As electric vehicles go mainstream, and internal combustion engines are no longer the go-to for the automotive industry, another part of the car is undergoing its own changes: the tire.
Earlier this year, Goodyear unveiled a 70% sustainable tire made from soybeans, rice husk ash, plastic waste, and other eco-friendly materials. It marked the company’s journey over the halfway point to creating a completely sustainable tire that could replace the petroleum-based materials that have been used for decades.
Now, the innovative minds at the firm have found a new domestic source of natural rubber that could lessen the dependence on rubber trees located in tropical countries, which are highly susceptible to supply chain woes.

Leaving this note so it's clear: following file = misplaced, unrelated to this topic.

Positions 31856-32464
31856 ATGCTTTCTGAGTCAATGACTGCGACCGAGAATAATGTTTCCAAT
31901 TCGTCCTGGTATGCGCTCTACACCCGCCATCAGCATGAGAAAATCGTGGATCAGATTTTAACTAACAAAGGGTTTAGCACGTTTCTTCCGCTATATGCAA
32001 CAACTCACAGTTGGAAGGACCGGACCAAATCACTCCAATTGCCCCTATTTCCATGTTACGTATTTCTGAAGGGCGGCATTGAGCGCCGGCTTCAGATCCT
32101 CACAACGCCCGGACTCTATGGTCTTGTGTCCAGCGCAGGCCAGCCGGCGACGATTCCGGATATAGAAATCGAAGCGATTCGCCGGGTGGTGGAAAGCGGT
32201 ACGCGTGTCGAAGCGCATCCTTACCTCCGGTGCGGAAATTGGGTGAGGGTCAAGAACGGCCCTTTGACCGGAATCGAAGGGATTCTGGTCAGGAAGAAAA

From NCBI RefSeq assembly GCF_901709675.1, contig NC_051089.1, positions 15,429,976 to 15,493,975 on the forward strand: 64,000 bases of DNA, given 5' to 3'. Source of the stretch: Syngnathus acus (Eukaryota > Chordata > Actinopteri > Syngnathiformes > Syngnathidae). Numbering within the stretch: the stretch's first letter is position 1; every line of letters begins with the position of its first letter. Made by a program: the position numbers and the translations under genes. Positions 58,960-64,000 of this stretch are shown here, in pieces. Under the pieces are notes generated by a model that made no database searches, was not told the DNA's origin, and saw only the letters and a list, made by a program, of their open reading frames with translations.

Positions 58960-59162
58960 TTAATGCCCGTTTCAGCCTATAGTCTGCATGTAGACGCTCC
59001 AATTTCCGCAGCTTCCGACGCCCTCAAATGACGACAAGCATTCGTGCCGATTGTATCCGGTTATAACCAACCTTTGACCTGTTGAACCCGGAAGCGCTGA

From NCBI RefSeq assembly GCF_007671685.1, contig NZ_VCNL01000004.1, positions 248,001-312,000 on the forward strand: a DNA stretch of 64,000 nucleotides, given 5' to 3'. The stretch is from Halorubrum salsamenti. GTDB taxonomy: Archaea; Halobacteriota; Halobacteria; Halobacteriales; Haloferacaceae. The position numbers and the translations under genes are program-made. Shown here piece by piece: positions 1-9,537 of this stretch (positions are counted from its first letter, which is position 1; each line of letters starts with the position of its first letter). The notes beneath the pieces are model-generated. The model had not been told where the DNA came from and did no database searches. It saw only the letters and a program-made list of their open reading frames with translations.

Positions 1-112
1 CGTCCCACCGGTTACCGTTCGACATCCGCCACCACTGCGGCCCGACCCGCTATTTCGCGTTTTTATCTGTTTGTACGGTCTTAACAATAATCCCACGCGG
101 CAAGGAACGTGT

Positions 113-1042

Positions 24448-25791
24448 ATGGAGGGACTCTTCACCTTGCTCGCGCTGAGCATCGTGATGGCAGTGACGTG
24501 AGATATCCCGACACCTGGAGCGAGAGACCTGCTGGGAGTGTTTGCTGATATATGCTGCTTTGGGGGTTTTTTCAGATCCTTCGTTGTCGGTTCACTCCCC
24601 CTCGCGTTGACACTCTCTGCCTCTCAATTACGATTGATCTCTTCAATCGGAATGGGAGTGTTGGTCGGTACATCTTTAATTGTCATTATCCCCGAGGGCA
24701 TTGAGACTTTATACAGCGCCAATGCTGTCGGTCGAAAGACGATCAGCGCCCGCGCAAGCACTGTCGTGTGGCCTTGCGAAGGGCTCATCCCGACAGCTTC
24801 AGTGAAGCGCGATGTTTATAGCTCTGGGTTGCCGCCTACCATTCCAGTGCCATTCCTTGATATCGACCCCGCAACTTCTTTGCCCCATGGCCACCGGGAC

Backed by the US Department of Defense (DoD), the Air Force Research Lab (AFRL), and BioMADE, Goodyear worked together with Ohio-based Farmed Materials to harvest a particular species of dandelion—the Taraxacum kok-saghyz (TK)—that could be a valuable alternative to natural rubber trees.
“Global demand for natural rubber continues to grow, and it remains a key raw material for the tire industry,” explained Chris Helsel, Senior Vice President of Global Operations at Goodyear.
“This is a crucial time to develop a domestic source of natural rubber, which may help mitigate future supply chain challenges,” he added.
Importantly, dandelions grow much quicker than rubber trees, only requiring six months to be harvested, as compared to the latter’s seven years. Furthermore, dandelions are more resilient and are able to flourish in temperate climates throughout America.
The natural rubber produced from the plant will be first be used for military aircraft tires, undergoing the most rigorous test possible. If results are positive, we could soon see dandelions as part of all Goodyear’s future tires.
This content was originally published here.